But the proprietary code here, the ghost inside a recognizable machine, is the cast. Halt is elevated from its opening frames by its actors, nearly all of whom could carry their own show. Together, they upgrade Halt’s early exposition from stuttering DOS to a purring mountain lion. As Joe, a Draperesque mystery man in a suit, Pace is as slippery as hair gel. He’s Steve Jobs’s raging id, his greed to think different unfettered by morals or posters of Gandhi. Pace’s breezy avarice is well-matched with McNairy’s tightly coiled zeal. His Gordon is a would-be Wozniak who missed his moment. Instead of leading a revolution, he’s toiling in check-cashing obscurity, alternately resenting and clinging to his family for support. Thankfully, said family is more than just a collection of anthropomorphized buzzkills. Donna Clark is a savvy engineer in her own right and, as played by the wonderful Kerry Bishé (best known for playing McNairy’s spouse in another period piece, Argo), she comes across as a realist, not a scold. Computers are her dream business too; she’s just more focused on the unforgiving hardware of her actual life.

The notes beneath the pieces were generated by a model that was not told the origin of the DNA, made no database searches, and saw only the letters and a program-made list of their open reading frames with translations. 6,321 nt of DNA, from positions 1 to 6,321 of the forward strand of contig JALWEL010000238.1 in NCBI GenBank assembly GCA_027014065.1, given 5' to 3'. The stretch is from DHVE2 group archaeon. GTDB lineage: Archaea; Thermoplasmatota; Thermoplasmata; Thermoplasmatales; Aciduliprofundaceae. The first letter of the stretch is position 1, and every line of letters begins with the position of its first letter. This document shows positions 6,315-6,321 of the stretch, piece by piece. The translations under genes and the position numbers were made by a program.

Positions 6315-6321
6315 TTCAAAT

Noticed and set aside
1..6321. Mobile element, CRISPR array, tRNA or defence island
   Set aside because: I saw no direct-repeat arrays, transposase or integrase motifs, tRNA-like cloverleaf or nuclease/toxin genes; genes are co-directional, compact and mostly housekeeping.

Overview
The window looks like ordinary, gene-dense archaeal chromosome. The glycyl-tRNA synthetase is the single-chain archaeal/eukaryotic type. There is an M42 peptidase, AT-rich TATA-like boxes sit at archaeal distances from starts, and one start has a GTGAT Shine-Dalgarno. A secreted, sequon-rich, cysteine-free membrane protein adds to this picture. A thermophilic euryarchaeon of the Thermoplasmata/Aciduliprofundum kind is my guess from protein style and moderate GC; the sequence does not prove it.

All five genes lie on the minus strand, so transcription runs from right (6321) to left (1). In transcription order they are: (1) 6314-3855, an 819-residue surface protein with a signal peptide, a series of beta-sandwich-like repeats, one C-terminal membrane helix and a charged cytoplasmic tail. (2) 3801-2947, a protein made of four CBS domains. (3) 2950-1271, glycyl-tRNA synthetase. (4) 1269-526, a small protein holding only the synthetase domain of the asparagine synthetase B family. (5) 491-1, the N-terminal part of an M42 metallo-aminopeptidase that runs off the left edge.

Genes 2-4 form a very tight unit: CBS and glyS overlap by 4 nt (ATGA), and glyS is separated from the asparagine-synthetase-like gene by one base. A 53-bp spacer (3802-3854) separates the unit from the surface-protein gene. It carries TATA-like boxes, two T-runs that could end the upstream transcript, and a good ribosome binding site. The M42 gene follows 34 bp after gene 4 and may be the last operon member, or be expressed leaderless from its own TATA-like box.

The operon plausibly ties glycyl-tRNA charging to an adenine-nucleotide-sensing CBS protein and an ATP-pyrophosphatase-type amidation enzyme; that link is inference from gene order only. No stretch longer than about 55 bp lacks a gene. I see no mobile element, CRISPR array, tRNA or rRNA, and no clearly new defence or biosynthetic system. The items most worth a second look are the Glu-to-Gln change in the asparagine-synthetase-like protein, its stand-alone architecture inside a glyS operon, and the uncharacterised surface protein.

Halt and Catch Fire’s killer app, though, is Canadian actor Mackenzie Davis as punk programmer Cameron Howe. With a hairdo and attitude on loan from Some Kind of Wonderful, she’s the jolt of electricty that powers the entire pilot. When she meets Joe in a bar, she matches him shot for shot. When an arcade manager gets wise to her lo-fi cheat code (by attaching a quarter to a string, she can play Centipede all day), she punches him in the chest and calls him a fascist. Halt’s drive only really starts spinning when Joe’s extralegal shenanigans get Cameron employed at Cardiff and tasked with restarting the entire company while both IBM’s powerful legal team and Cardiff’s own furious cowboy boss breathing down her neck.
It’s a lot of pressure placed on Cameron’s narrow shoulders, but no more than what AMC is expecting of the series as a whole. It will take a few more episodes to tell if Halt is able to rise above its basic “innovation vs. suits” binary. (And hopefully it will take a few steps away from the grim direction of Juan José Campanella. His vision of Texas’s Silicon Prairie is plenty grungy — you can smell the tequila sweat rising off the characters — but lacks the contrasting gleam of optimism necessary for such a cerebral, forward-thinking story.) But Halt has earned both my interest and my patience. Actors this good deserve a showcase, and AMC viewers deserve a show that respects brains for their content, not their calorie count. Computers have changed the way we watch TV but, until now, TV has remained oddly incurious about where computers came from and what their rise might mean. I’m not sure if Halt and Catch Fire is that show — after all, AOL chat rooms won’t even be invented until Season 10 — but it could be. Here’s hoping Halt can hack it.